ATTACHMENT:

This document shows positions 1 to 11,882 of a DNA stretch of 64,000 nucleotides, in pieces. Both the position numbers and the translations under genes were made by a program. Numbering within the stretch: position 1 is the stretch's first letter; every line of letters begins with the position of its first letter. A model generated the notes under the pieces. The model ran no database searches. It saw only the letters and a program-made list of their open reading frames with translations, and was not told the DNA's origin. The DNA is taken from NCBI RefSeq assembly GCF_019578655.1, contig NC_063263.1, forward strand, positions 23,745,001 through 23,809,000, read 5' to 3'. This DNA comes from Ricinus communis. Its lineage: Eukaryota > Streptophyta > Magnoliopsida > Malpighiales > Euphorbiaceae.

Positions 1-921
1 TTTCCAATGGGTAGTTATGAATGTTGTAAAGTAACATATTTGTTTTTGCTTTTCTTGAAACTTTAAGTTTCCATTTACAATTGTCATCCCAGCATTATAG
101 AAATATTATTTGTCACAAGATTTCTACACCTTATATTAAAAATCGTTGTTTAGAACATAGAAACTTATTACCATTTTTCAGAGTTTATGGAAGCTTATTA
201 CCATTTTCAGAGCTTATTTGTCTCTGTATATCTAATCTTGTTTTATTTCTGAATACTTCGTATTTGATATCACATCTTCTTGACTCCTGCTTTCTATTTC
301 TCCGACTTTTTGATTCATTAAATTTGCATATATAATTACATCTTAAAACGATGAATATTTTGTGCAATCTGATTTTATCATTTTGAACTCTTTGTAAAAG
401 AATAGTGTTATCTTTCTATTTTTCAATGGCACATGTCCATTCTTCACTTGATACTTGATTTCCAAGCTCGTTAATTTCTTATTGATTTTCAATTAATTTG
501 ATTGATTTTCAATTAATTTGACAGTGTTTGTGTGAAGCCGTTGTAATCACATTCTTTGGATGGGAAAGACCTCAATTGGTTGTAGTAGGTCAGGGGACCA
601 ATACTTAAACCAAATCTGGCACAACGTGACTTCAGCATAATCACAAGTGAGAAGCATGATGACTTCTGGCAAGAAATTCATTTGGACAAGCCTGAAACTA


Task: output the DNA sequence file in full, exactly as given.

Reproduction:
This document shows positions 1 to 11,882 of a DNA stretch of 64,000 nucleotides, in pieces. Both the position numbers and the translations under genes were made by a program. Numbering within the stretch: position 1 is the stretch's first letter; every line of letters begins with the position of its first letter. A model generated the notes under the pieces. The model ran no database searches. It saw only the letters and a program-made list of their open reading frames with translations, and was not told the DNA's origin. The DNA is taken from NCBI RefSeq assembly GCF_019578655.1, contig NC_063263.1, forward strand, positions 23,745,001 through 23,809,000, read 5' to 3'. This DNA comes from Ricinus communis. Its lineage: Eukaryota > Streptophyta > Magnoliopsida > Malpighiales > Euphorbiaceae.

Positions 1-921
1 TTTCCAATGGGTAGTTATGAATGTTGTAAAGTAACATATTTGTTTTTGCTTTTCTTGAAACTTTAAGTTTCCATTTACAATTGTCATCCCAGCATTATAG
101 AAATATTATTTGTCACAAGATTTCTACACCTTATATTAAAAATCGTTGTTTAGAACATAGAAACTTATTACCATTTTTCAGAGTTTATGGAAGCTTATTA
201 CCATTTTCAGAGCTTATTTGTCTCTGTATATCTAATCTTGTTTTATTTCTGAATACTTCGTATTTGATATCACATCTTCTTGACTCCTGCTTTCTATTTC
301 TCCGACTTTTTGATTCATTAAATTTGCATATATAATTACATCTTAAAACGATGAATATTTTGTGCAATCTGATTTTATCATTTTGAACTCTTTGTAAAAG
401 AATAGTGTTATCTTTCTATTTTTCAATGGCACATGTCCATTCTTCACTTGATACTTGATTTCCAAGCTCGTTAATTTCTTATTGATTTTCAATTAATTTG
501 ATTGATTTTCAATTAATTTGACAGTGTTTGTGTGAAGCCGTTGTAATCACATTCTTTGGATGGGAAAGACCTCAATTGGTTGTAGTAGGTCAGGGGACCA
601 ATACTTAAACCAAATCTGGCACAACGTGACTTCAGCATAATCACAAGTGAGAAGCATGATGACTTCTGGCAAGAAATTCATTTGGACAAGCCTGAAACTA